Opposition parties’ bid to impeach Zuma fails
House Chairperson Cedric Frolick read out the vote count for the motion, with 100 in favour and 211 against.
JOHANNESBURG - Opposition parties have been unsuccessful in their bid to call for an ad hoc committee to investigate the possible impeachment of President Jacob Zuma after Sudan's Omar al-Bashir was allowed to leave the country.
The High Court ordered earlier this year that he not be allowed to leave.
Al-Bashir is wanted for crimes against humanity involving the deaths of hundreds of thousands people.
House Chairperson Cedric Frolick read out the vote count for the motion.
"Those in favour: 100. Those against: 211. There are 17 abstentions and the motion as it appears on the order paper under name of the leader of the opposition is thus rejected."
Earlier, the Democratic Alliance's (DA) James Selfe said government did everything possible to avoid the court order.
"Unit of the police escorted al-Bashir to Waterkloof [Air Force Base], instead of arresting them, they assisted him [with his] escape."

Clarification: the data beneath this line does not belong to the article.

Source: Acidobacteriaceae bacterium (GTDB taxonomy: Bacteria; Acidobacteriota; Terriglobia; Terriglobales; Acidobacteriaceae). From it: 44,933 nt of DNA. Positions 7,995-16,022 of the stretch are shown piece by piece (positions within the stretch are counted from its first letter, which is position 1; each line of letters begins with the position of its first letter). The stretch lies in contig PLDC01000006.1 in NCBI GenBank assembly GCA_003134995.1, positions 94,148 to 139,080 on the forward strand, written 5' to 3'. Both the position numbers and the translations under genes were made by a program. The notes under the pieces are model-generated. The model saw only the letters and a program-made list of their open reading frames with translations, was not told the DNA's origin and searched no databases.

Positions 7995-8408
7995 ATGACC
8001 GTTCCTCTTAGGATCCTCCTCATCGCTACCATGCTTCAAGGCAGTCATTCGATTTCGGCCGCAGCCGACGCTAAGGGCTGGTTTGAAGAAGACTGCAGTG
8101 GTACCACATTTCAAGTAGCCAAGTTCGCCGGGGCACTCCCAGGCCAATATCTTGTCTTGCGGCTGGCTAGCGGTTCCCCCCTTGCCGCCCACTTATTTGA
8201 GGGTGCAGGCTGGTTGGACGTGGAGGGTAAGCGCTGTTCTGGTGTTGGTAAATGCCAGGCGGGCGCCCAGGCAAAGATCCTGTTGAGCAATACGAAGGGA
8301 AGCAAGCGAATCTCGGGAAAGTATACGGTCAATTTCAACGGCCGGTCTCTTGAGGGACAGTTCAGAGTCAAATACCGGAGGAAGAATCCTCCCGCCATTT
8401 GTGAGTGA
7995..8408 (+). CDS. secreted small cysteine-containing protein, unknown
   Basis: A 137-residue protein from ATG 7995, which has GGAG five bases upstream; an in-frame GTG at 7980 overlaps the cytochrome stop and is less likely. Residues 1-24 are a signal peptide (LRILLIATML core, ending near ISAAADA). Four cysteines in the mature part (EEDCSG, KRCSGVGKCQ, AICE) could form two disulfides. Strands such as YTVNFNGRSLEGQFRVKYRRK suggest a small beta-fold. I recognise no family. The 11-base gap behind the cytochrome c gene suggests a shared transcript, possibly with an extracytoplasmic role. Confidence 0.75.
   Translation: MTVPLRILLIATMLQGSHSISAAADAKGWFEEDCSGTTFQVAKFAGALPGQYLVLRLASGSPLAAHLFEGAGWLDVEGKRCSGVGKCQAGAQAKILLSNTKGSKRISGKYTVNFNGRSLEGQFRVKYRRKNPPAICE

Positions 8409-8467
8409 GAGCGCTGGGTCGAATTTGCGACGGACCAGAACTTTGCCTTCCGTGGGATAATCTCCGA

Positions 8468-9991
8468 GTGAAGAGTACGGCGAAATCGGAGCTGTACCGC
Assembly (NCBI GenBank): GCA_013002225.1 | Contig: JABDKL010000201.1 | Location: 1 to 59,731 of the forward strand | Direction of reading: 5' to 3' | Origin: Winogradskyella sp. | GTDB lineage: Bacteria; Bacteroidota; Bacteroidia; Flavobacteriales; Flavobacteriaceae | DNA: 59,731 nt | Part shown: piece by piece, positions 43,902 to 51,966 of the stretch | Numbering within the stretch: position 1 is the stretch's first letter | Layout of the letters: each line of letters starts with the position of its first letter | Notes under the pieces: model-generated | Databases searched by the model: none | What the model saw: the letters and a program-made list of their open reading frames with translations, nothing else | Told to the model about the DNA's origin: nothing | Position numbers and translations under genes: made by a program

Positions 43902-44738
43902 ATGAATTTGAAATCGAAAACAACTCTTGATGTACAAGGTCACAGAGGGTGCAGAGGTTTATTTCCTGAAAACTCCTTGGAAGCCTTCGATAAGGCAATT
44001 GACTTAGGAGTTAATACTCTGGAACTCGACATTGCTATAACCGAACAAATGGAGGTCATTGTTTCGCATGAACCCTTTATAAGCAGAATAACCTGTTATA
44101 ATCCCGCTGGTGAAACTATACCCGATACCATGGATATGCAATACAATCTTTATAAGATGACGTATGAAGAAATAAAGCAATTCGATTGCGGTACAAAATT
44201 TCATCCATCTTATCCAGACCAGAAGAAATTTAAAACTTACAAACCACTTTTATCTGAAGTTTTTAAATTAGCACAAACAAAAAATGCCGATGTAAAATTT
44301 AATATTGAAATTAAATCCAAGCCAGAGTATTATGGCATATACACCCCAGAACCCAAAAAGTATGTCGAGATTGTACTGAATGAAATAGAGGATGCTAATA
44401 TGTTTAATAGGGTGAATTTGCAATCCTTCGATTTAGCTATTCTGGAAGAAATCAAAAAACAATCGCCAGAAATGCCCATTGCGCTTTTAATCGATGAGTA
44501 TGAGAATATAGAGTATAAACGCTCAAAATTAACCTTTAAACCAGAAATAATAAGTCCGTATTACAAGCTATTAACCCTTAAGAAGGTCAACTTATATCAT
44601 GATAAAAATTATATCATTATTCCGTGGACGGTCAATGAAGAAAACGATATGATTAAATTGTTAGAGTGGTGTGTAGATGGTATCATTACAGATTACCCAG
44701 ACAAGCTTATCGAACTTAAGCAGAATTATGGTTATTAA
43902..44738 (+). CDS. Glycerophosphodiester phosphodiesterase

But the African National Congress' Jackson Mthembu fired back, rejecting any motion.
"The African Union and the President al-Bashir matter is not a President Zuma matter. It is the government of the republic that was brought before the South Gauteng Court. I can also assure you that it's our government that is appealing the judgment of that high court."
But the Inkatha Freedom Party's Albert Mncwango says it's time for change.
"It is no coincidence that this matter was brought before this house on this first day of Spring. There is strong argument that South Africa and its governance is indeed desperate need of a thorough spring cleaning."
The DA leader said, "You simply can't fix a broken president, you can recall him today. You've done it before and you can do it today in this house."
He accused the president of trampling on the Constitution and the rule of law by allowing the illegal departure of the Sudanese leader.
"On that day President Jacob Zuma chose to violate the court order, he attacked the very foundations of our constitutional democracy."
The vote came after a heated debate, personal attacks and insults.
Earlier the Economic Freedom Fighters suggested an amendment, but that vote went against them with just 17 red berets supporting them.
The party believes should be impeached but not over the al-Bashir debacle.